If Google hasn’t discovered the URL or your website yet, the URL inspection data will look like this:
But if the URL is known to Google and yet is not indexed, there can be errors with your website. You’ll have to find and fix the errors and submit your website pages again to get them indexed.
Here are the most common reasons why URLs don’t get indexed by Google:
1. You’ve blocked Googlebot in robots.txt.
A robots.txt file basically tells crawlers which URLs they should crawl and which URLs they should not crawl. If none of your website pages are getting indexed by Google, it is a good idea to check your robots.txt file by going to yourdomain.com/robots.txt.
If your robots.txt has the following lines of code, you have blocked all crawlers from accessing your website.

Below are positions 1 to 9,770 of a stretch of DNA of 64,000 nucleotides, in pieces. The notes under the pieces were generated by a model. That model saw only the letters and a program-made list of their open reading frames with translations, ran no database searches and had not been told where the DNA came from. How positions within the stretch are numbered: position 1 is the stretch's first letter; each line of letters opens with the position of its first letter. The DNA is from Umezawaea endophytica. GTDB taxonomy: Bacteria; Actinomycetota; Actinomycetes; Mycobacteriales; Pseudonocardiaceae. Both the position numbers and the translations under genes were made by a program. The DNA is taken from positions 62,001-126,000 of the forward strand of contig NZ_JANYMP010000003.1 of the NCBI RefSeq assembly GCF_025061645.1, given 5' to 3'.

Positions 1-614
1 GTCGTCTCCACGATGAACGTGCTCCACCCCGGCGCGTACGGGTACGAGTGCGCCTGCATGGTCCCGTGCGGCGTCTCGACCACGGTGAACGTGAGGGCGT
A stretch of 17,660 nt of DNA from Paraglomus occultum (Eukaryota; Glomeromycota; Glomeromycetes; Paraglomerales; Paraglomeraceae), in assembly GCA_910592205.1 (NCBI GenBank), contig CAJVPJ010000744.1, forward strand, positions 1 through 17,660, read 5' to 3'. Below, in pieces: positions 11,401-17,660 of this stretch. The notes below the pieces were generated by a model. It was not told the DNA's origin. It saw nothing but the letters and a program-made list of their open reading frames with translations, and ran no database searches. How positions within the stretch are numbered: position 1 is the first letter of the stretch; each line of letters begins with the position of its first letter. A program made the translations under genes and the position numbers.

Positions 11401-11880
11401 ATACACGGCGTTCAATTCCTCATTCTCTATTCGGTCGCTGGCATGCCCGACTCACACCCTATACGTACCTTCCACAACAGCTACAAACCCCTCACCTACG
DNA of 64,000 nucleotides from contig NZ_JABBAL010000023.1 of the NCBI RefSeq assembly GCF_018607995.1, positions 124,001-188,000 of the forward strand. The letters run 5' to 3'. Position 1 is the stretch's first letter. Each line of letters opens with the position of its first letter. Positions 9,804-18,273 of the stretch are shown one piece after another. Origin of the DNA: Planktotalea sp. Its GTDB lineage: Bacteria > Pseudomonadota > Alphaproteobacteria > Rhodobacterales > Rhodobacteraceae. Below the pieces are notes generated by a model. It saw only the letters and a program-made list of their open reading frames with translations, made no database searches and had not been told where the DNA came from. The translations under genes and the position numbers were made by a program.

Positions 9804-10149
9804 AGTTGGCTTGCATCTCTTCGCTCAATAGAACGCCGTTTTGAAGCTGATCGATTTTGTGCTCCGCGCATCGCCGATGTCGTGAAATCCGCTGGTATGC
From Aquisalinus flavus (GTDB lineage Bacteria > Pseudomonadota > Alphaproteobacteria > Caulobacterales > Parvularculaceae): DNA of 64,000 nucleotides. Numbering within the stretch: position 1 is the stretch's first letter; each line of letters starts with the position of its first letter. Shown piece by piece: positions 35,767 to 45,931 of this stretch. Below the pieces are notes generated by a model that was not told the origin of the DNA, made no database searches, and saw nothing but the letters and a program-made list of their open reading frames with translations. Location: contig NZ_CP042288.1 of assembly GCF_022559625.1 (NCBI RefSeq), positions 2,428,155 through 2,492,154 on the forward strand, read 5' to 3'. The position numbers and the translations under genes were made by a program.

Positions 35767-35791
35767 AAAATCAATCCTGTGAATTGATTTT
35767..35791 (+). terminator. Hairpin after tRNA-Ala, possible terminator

If you have the following code, you have blocked Google from crawling your site.
You can remove these lines of code and resubmit your sitemap on Google Search Console. To find out if your robots.txt is properly configured, read our expert guide on robots.txt.
2. You’ve used the noindex meta tag on your pages.
A noindex meta tag tells search engines not to index the page. If your page or website has the noindex meta tag, Google will not crawl and index those pages.
Here’s what the noindex meta tag looks like:
<meta name=”robots” content=”noindex”>
You can check your page source to see if it has the noindex tag. If all of your pages have a noindex tag, check your CMS settings to see if you have disabled indexing for all your website pages.
3. Your page content offers low value.
Google has over 1 billion websites to index, with several thousand web pages on each topic. Naturally, Google chooses not to index pages that add no value for searchers.
If you’ve made sure that there are no technical errors that prevent Google from indexing your URL, the reason can be low-value content. Generally, pages with low word counts and pages that are near duplicates are considered low-value pages. You can rewrite and improve the content of such pages to get them indexed by Google.